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As part of its year-long campaign every year on a specific topic, Bread for the World urges elected leaders in Washington, D.C., to enable people in our nation and our world to feed their families and move out of poverty. The Offering of Letters campaign is the main way Bread engages people in churches and other faith communities in advocacy with their members of Congress.
If you are a member or leader of a church or faith community, you are invited to organize an Offering of Letters — an event at which people in your congregation, campus, or group sit down together to write to members of Congress on a specific issue. An Offering of Letters is an effective tool that enables citizens and residents of our country to make their voices heard and that helps shape our government’s response to hunger.
From this page you can download Offering of Letters materials — a toolkit that will help you organize a local Offering of Letters.
Whether you are new to letter writing or are experienced in organizing local Offerings of Letters, this “how-to” booklet for event organizers in the toolkit will help you plan and implement your event.
Setting up an Offering of Letters event is doable. It doesn’t take as much time as you might expect, and you will find that it enriches your faith experience.
This booklet contains many tried-and-true instructions and tips on creating a successful letter-writing event. The topics covered include: the Bible and the Offering of Letters, how to organize an Offering of Letters, and how to conduct an adult forum or workshop.
This and other parts of the toolkit, as well as the Bread staff members who serve your region as organizers, are resources for planning and carrying out your Offering of Letters. Telling us about your event is important, too. Complete our evaluation form and let us know what happened.
Nations around the world, including the United States, have agreed to work for an end to hunger and related goals by 2030. And there is growing recognition among faith leaders, nongovernmental organizations, and business leaders that ending hunger and extreme poverty by 2030 is achievable.
Families, churches and community groups, and businesses all need to do their parts to end hunger. It’s crucial that our government also does its part.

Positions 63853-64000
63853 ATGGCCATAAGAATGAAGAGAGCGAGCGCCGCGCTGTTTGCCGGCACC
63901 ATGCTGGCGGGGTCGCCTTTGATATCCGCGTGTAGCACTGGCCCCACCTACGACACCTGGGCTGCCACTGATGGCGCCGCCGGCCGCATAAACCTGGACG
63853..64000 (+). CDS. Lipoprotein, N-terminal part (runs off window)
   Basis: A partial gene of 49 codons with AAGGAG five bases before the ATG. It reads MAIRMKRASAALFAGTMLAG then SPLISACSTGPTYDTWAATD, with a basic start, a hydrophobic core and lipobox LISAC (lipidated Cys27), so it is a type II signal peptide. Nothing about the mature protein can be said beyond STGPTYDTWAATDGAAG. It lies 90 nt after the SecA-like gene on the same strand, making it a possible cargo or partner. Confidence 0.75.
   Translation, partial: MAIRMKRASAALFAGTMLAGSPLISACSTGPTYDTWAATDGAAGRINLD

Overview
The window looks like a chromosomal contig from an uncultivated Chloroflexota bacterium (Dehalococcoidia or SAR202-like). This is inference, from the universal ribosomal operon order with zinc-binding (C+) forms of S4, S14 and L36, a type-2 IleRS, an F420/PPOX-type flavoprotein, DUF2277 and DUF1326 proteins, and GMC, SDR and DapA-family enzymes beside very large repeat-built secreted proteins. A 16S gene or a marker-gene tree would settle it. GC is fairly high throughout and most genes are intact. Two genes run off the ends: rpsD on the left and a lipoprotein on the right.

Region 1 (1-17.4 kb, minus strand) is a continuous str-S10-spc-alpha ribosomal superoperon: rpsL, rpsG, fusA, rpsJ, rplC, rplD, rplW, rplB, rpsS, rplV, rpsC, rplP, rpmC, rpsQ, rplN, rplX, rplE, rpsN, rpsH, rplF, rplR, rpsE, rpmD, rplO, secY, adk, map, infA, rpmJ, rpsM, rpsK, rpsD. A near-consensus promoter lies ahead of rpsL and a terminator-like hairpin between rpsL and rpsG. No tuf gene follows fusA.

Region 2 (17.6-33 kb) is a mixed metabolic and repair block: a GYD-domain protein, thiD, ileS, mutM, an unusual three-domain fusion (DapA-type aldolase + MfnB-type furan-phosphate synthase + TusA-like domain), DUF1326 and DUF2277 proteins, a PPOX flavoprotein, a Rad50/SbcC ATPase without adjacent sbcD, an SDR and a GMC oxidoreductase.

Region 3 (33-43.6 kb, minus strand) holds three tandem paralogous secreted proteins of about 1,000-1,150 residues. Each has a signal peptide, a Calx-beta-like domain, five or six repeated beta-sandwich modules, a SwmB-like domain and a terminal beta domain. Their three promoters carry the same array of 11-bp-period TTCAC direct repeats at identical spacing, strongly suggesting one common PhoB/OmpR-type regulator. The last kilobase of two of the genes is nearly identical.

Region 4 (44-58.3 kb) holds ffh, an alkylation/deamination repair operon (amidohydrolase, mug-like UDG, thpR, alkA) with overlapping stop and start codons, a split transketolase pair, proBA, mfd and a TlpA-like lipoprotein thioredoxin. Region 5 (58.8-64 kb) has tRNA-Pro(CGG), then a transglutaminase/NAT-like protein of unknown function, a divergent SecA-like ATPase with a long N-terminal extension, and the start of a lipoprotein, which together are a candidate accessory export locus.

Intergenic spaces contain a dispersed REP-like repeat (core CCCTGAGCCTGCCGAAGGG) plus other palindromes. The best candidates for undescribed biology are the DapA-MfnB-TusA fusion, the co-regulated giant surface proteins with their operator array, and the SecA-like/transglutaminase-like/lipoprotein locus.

Through this 2017 Offering of Letters, we urge Congress to make funding decisions that put our country and the world on track to ending hunger by 2030.
This will be a challenging year. Programs that help families alleviate hunger and get out of poverty are threatened with deep funding cuts. As in years past, your persistent and faithful advocacy will be important in defending the interests of people who are hungry.
"We support Bread because it magnifies our voice on behalf of hungry people."
Have a question? Connect with your local organizer: 800/822-7323 or email@example.com.
Indigenous communities have some of the highest hunger rates in the United States. As a group, one in four Native Americans and Alaskan Natives are food insecure, defined as not having regular, reliable access to the foods needed for good health.
While hunger declined from 2017 for the general U.S. population, African Americans experienced a one percent increase, an increase of 153,000 African American households. This fact sheet explores the issue in depth.
Better nutrition is a necessary component of a country’s capacity to achieve development goals such as economic growth and improved public health.
Dear Members of Congress,
As the president and Congress are preparing their plans for this year, almost 100 church leaders—from all the families of U.S. Christianity—are...
This devotional guide invites deepened relationship with and among Pan-African people and elected leaders in the mission to end hunger and poverty.
Thank you for inviting me to preach here at Duke University Chapel. And I especially want to thank the Bread for the World members who have come this morning.
Bruce Puckett urged...
A set of how-to sheets for carrying out advocacy and fact sheets on the current issues Bread for the World is working on.
For new and current Bread grassroots hunger activists.
Ideal as a starter toolkit for new Bread activists or as a set of updates for current activists.
In 2017, 11.8 percent of households in the U.S.—40 million people—were food-insecure, meaning that they were unsure at some point during the year about how they would provide for their next meal.
These fact sheets provide a snapshot of hunger and poverty in the United States and in each state plus Washington, D.C.